We hear every day that “cash is king.” How can you control your business to have the right amount of cash on hand at any given time?

To start with, let’s have a look at what cash flow is – exactly. Quite simply, it is the physical money that you have access to at any given time. It’s not the money that you are waiting to be paid. It’s not the stock that you are waiting to sell – it’s what’s available then and there.

Having a good cash flow is absolutely imperative. As SMMEs (Small, Micro, Medium Enterprises), we need a good cash flow in order to purchase our supplies, to pay rent, to pay our staff and to pay our way in the every day manner in which we conduct our business. In short it is the lifeblood that we need in order to earn our livelihood, without it we would wither up and literally die.


First of all we need to get money into the business – this is usually referred to as a “cash inflow” and it is usually made up of four different component, including:

  • Sales of our products and/or services – that’s pretty self explanatory.
  • Loan or credit card proceeds – this is either money that we have loaned from a bank or financial institution or money that we have loaned our business in our personal capacity. It could also be money that is coming to us from sales that were paid for by means of credit cards or money that we have ‘borrowed’ on our credit cards; even money that is owed to us by our debtors.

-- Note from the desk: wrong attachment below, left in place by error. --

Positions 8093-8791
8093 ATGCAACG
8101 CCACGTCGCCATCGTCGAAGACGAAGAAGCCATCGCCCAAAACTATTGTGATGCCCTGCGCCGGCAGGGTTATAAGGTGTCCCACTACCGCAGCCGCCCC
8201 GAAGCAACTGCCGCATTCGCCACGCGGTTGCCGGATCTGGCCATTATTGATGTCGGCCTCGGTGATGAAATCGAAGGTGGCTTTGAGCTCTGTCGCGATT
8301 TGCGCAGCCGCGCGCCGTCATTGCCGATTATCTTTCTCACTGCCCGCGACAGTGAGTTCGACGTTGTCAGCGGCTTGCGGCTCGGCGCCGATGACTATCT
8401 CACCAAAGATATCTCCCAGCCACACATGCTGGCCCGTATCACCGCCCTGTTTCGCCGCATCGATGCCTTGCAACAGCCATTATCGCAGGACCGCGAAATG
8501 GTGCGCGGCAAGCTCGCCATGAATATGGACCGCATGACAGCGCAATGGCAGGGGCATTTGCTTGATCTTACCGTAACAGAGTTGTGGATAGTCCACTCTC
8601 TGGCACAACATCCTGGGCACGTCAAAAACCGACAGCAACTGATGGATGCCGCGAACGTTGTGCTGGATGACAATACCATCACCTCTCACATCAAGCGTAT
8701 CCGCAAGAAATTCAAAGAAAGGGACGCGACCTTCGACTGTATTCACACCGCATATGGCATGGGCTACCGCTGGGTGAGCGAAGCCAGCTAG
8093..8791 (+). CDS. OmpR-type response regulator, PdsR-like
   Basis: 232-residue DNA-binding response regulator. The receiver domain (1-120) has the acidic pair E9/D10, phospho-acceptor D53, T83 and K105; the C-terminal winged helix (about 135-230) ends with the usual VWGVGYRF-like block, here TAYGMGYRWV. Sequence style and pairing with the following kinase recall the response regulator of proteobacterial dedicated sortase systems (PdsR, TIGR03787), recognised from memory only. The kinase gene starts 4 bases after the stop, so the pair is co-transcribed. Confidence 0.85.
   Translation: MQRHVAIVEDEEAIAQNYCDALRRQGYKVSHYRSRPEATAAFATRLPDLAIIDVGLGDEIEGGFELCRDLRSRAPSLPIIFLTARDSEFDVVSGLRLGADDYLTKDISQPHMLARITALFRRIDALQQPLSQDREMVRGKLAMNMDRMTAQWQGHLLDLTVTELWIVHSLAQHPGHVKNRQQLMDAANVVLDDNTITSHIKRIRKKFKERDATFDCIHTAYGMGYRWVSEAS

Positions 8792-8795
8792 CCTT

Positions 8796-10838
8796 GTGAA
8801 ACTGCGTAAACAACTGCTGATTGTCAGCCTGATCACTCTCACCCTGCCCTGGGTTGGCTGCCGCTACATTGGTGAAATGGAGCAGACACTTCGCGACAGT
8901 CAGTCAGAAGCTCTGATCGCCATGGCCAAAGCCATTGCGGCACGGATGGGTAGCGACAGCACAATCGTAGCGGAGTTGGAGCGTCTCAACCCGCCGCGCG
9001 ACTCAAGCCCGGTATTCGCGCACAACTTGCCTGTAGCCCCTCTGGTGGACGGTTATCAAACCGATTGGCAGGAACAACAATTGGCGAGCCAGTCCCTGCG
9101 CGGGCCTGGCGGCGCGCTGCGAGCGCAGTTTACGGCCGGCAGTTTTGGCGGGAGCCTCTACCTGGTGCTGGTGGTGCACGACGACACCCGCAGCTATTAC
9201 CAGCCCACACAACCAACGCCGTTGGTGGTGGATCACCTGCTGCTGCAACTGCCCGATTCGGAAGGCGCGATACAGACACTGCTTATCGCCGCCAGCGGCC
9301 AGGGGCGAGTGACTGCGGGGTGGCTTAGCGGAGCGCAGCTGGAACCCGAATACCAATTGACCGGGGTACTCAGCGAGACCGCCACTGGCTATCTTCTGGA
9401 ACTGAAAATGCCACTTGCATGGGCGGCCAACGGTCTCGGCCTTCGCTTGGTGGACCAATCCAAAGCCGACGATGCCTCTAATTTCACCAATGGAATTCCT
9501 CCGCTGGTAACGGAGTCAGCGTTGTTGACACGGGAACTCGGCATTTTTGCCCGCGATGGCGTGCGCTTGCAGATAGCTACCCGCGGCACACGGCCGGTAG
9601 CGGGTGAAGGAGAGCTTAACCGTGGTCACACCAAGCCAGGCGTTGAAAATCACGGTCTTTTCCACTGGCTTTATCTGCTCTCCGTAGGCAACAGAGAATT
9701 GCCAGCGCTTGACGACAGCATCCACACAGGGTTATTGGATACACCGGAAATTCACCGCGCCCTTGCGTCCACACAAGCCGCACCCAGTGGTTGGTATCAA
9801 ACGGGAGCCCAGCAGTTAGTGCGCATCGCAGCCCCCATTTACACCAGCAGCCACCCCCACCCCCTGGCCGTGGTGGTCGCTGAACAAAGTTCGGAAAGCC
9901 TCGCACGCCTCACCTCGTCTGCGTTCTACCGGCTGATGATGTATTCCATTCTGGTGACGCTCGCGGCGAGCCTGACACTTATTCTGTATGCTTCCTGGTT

• Asset sales – this would be when we sell assets (such as old computers or vehicles etc) that were previously purchased by the company that we are now upgrading or just getting rid of.
  • Owner investments – these would be property and/or financial and/or business investments that we have made on behalf of our company.

Then of course money goes out of the business – this is usually referred to as “cash outflow” and again it is usually made up of four different components, including:

  • Business expenditures – these are the expenses that are raised in the normal day-to-day running of the business. This would include salaries and wages etc for the staff.
  • Loan or credit card principal payments – just as you got the money either from a loan or your credit card, now you have to pay that loan back or pay your credit card back.
  • Asset purchases – again, just as you sold old equipment or equipment that you no longer needed, so now you have to buy new equipment and/or assets for the business.
  • Owner withdrawals – this refers to money taken out of the business by the owner for personal use. These drawing are usually offset against the money that the owner has lent to the business out of his/her loan account.

Both the cash inflows and the cash outflows also fit into three main categories within the business and these are:

  • Operating – this covers the sales of products and/or services of your business, together with the business expenses that you incur in the selling of your product and/or service.
  • Investing – this would be all the assets that you buy and sell, and
  • Financing – this obviously covers all the loans and the repayments of the loans as well as the money that the owner has invested into his/her business and the withdrawals that he/she makes for personal use.